Coast Wars

The uprising against the Koodankulam nuclear power project

An Indian Coast Guard plane flies low over protestors against the KKNPP, near Idinthakarai village in September 2012. Government crackdowns on protests have been prolonged and brutal since 2011, when a large wave of agitations began. {{name}}
01 June, 2013

SINCE 2011, the residents of Idinthakarai village in coastal Tamil Nadu have been at the epicentre of a non-violent protest against the commissioning of the nuclear power plant at nearby Koodankulam. For over 650 days, the villagers, backed by protestors and activists from other parts of Tamil Nadu and India, have held peaceful candlelight vigils, street marches, seashore occupations, and ‘jal satyagaraha’ demonstrations in which hundreds of protestors have assembled to stand in the waters of the Indian Ocean for days on end. Over this period, they have been repeatedly subject to violence from police deployed to clamp down on the protests; in September last year, a fisherman was killed in police firing.

According to news reports, almost 2,27,000 people have been named in thousands of First Information Reports which the Tamil Nadu police have filed against protestors. In September last year, Union home minister Sushil Kumar Shinde alleged that the protests were a conspiracy backed by non-profit organisations receiving foreign funding, but in response to questions in the Rajya Sabha in March, Union minister V Narayanasamy could claim no proof that NGOs had actually diverted money to fund the agitation.

The Koodankulam Nuclear Power Project, or KKNPP, has had a long and troubled history. The project has its roots in 1979, when the Soviet Union entered into a nuclear power deal with the Indian government. It was signed into reality in 1988, when the Rajiv Gandhi and Mikhail Gorbachev administrations made an inter-government agreement, by the terms of which the Soviet Union would build two nuclear reactors in India. Mired in international criticism, the project did not move forward until 1997, when the Indian and Russian governments signed a supplement to the earlier agreement. Construction finally began in September 2001.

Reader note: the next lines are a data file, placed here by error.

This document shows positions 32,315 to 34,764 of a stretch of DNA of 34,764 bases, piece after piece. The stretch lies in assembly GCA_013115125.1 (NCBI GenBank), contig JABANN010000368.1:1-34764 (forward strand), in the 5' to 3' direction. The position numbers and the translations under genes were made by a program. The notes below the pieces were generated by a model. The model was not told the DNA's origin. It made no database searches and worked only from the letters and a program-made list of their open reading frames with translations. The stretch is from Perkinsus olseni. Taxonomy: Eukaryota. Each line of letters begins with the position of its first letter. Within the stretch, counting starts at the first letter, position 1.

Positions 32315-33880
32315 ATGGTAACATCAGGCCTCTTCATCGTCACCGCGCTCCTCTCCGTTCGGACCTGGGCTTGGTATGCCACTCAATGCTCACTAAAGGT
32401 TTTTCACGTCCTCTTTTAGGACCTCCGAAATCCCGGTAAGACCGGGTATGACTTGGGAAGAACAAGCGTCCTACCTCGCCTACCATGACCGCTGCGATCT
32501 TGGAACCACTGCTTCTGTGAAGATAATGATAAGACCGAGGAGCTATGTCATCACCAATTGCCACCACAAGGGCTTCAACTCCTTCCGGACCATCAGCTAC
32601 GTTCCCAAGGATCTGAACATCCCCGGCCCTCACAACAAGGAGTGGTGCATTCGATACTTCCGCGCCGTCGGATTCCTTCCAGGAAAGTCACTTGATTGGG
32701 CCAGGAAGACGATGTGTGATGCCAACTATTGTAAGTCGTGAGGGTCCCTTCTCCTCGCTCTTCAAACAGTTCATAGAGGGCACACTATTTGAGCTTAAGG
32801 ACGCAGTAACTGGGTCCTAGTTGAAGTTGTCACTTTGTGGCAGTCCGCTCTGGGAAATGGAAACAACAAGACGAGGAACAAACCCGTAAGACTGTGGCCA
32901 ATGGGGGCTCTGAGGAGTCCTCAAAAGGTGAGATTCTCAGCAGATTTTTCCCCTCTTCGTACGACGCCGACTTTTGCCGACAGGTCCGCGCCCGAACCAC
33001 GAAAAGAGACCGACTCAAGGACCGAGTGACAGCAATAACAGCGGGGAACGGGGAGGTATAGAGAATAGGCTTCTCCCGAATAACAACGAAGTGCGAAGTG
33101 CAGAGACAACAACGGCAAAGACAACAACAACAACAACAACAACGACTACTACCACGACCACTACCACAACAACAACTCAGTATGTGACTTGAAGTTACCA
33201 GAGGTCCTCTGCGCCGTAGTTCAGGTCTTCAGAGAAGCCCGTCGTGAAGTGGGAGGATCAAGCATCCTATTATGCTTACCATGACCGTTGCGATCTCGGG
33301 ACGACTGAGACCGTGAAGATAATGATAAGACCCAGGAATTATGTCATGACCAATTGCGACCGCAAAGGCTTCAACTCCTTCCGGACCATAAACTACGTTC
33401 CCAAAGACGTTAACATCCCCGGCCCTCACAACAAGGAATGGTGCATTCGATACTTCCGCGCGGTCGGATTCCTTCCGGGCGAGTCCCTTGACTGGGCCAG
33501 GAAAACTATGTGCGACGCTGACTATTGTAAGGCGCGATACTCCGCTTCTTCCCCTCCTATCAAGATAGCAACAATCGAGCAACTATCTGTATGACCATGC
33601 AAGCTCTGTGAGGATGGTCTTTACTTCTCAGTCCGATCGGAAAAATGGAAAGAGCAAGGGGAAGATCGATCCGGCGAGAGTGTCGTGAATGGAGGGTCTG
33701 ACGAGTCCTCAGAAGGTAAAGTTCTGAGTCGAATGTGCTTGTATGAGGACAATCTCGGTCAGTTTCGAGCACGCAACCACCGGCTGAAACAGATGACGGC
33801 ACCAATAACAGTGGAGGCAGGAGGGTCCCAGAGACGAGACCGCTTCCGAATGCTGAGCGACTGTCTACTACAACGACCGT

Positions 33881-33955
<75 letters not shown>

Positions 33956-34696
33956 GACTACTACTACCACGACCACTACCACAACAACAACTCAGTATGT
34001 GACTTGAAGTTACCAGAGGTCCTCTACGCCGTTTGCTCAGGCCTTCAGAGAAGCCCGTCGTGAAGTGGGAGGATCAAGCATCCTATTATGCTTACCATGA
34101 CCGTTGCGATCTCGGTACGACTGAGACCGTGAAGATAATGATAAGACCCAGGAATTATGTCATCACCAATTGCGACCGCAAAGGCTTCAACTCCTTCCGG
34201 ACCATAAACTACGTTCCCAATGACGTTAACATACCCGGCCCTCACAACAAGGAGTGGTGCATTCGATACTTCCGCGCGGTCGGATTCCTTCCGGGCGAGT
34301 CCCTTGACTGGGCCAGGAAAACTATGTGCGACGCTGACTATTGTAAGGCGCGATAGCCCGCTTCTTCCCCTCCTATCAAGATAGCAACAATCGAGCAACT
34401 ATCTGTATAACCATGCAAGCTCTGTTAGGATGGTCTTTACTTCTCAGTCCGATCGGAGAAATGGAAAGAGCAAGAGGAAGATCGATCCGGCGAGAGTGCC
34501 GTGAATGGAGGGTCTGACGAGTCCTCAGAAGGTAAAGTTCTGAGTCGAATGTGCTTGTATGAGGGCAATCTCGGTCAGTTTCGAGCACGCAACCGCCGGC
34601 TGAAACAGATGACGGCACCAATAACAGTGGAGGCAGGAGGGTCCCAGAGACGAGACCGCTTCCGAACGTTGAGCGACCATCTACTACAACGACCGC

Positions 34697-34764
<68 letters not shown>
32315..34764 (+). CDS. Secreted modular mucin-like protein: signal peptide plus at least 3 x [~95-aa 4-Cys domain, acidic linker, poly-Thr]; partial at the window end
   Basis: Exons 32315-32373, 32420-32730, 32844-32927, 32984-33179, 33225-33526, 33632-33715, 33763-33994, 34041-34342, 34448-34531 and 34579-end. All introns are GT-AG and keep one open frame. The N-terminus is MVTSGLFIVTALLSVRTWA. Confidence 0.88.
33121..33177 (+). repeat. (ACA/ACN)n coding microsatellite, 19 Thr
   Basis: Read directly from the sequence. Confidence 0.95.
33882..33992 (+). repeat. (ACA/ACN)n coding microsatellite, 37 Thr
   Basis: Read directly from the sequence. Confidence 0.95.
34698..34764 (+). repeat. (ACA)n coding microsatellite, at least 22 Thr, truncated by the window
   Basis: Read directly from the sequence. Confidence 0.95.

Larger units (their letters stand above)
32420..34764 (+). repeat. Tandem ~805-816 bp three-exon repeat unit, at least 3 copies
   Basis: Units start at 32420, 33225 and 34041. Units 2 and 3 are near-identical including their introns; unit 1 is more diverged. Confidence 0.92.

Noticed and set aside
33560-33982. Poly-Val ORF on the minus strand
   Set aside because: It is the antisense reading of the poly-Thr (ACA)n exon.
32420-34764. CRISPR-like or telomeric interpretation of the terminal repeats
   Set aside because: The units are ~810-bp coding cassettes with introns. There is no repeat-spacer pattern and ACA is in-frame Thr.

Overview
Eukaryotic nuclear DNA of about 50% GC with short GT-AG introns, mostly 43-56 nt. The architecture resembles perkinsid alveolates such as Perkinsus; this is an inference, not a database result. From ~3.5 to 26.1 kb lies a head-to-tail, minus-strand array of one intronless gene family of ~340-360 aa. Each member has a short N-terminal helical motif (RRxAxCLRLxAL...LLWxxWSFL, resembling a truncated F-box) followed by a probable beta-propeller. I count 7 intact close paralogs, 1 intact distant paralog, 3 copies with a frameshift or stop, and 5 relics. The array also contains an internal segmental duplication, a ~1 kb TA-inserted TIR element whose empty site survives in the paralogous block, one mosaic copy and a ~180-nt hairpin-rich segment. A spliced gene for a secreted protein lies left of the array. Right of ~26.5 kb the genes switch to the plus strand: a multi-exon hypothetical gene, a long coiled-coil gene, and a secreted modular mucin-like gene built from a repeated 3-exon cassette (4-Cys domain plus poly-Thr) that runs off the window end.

The People’s Movement Against Nuclear Energy (PMANE), a local organisation formed in 2001, began to raise objections to the project and its impact on the region. Some fears had taken root years earlier: in 1989, the National Fish Workers Union had called a march to which thousands of demonstrators came, angered by the KKNPP’s proposal to draw water for the reactors from a nearby reservoir. The fishing communities near Koodankulam feared that the KKNPP would change the sea near their coast forever. The rich, fragile ecology of the Gulf of Mannar—on which a small port to service KKNPP began operations in 2004—would suffer disastrous consequences, and waste from the plant and hot water ejected into the sea would threaten marine life, and the life of the fishing settlements on the coast. Over time, protestors began to raise questions about a range of issues surrounding the KKNPP, from the unfair purchase agreements through which the authorities have allegedly acquired land for the plant, to promises of jobs at the KKNPP for local people, which have never been fulfilled.

Documentary photographer Amirtharaj Stephen comes from Kavalkinaru village in Tamil Nadu, not far from Koodankulam. His father was employed at a Heavy Water Plant (a crucial component of nuclear energy) in Tuticorin. He grew up in the Atomic Energy Department’s staff quarters there, immersed in the belief that nuclear energy was paving the way for a future of clean, safe energy use.

But in 2011, following the meltdown of a nuclear reactor battered by a tsunami at Fukushima, Japan, he discovered widespread panic in the areas near Koodankulam about the safety of the project. Villagers, with the disastrous 2004 Indian Ocean tsunami fresh in their memories, had begun to raise urgent new questions about the safety of the plant. The lack of an adequate response from local governments did not allay their fears.

Stephen has been documenting the protests since November 2011, and many of the photographs in this essay come from the period around September 2012, when tensions escalated in the region following brutal police crackdowns on peaceful protests. On September 10, more than 8000 protestors under PMANE who had assembled on the seashore behind the plant were battled by police forces, who charged at them with lathis and deployed tear gas to break up the protest.

Late last year, the Madurai bench of the Madras High Court, which had cleared the commissioning of the plant, expressed official displeasure at the agitations, particularly at the escalating violence, saying that popular action which disregarded the legal status of an issue in this case risked “disastrous results”. The matter had been seized by the Supreme Court at the time; in early May this year, the apex court dismissed the plea against the commissioning of the project.